When was the last time you heard someone speaking with a Southern accent? Maybe a native Durhamite or a Duke employee? Let me rephrase that question: when was the last time you heard another Duke student speak in a Southern accent? Beyond the socially acceptable occasional “y’all” about half of us have adopted, my answer to that is, well, never.
I grew up in the Midwest—that’s the land of no accent, the place from which they source newscasters, right? Apparently, not exactly. I never thought I had an accent until I came here, and people commented on it. Then I started hearing it too when I returned home and realized I was moderating my speech—somewhat consciously, somewhat not.
What even is a Midwestern accent? Well, there are a few different types. We have Midland American English, which I associate with a more low-brow, gently twangy, Southern-inspired flavor of the English I hear back home. Then there’s Inland Northern American English, which exists more as something out of TV for me (think Chi-ca-go). I may use a few of the vocab words (e.g., drinking fountain, pop, and teeter-totter), but this one is in the same category as a New York or Boston accent: we know they exist, but we don’t really hear them in real life unless we’re in those cities.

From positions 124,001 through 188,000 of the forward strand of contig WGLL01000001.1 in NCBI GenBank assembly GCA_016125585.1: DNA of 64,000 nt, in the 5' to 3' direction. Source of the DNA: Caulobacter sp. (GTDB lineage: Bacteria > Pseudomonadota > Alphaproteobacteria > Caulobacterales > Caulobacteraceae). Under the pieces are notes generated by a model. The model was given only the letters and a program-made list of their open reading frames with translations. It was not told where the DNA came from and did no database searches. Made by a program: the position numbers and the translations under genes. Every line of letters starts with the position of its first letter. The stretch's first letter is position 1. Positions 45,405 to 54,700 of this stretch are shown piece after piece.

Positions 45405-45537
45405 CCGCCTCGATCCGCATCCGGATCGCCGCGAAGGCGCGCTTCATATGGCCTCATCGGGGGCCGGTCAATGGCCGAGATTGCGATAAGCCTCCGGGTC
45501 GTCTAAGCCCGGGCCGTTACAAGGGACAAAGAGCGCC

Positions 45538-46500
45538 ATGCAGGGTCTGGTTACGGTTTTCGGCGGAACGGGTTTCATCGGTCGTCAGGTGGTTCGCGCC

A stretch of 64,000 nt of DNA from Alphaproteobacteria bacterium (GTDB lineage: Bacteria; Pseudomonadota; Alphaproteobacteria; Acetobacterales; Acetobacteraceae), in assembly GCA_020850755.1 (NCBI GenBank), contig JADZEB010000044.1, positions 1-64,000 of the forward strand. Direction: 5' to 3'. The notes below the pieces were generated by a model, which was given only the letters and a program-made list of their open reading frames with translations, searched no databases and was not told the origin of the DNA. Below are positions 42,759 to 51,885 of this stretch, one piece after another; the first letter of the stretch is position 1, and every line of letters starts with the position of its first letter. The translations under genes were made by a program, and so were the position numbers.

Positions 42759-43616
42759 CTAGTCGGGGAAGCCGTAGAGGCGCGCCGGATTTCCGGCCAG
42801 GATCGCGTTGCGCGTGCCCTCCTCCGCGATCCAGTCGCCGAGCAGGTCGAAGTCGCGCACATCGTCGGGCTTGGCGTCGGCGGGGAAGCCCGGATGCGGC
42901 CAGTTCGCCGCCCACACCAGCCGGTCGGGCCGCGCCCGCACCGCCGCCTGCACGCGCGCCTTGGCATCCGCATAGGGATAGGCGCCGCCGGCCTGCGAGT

North Central American English is the closest to my dialect. Though my speech is decidedly flatter than when I got to Duke, some words I say still confuse people. To give you a sense of what I’m talking about, I’ve had the way I speak described as vaguely Canadian. I pronounce bag and beg the same; caught and cot are homophones. The figures of speech I use continue to stump friends.
I’ve somewhat successfully removed “like” from every other word and tend not to dangle my prepositions anymore, perhaps as a means of overcompensating by speaking overly formally. However, changing the way I pronounce words ingrained into my lexicon in the “wrong” way is not in the cards—nor should it need to be. If I take the New York Times accent quiz, I get Akron and Columbus—unsurprisingly—for the top results. How I speak is normal for where I spent the first seventeen years of my life. Then why do I feel so conflicted about it?
Here’s the thing about the accents we hear in a place like Duke: they quite often signify wealth or power, even when derided—which is another problem altogether. Since international students rarely receive scholarships or aid to attend Duke, hearing someone speak in non-American English implies that the person is probably pretty well-off or intelligent. But speaking a different flavor of American English? That’s just for uneducated people, right?
If you’re from here—or could afford to go to an international school or something—you probably speak in “Duke English”—and no, I don’t mean the major. We’re from California and New York and North Carolina, and all the other states, but we all talk pretty much the same.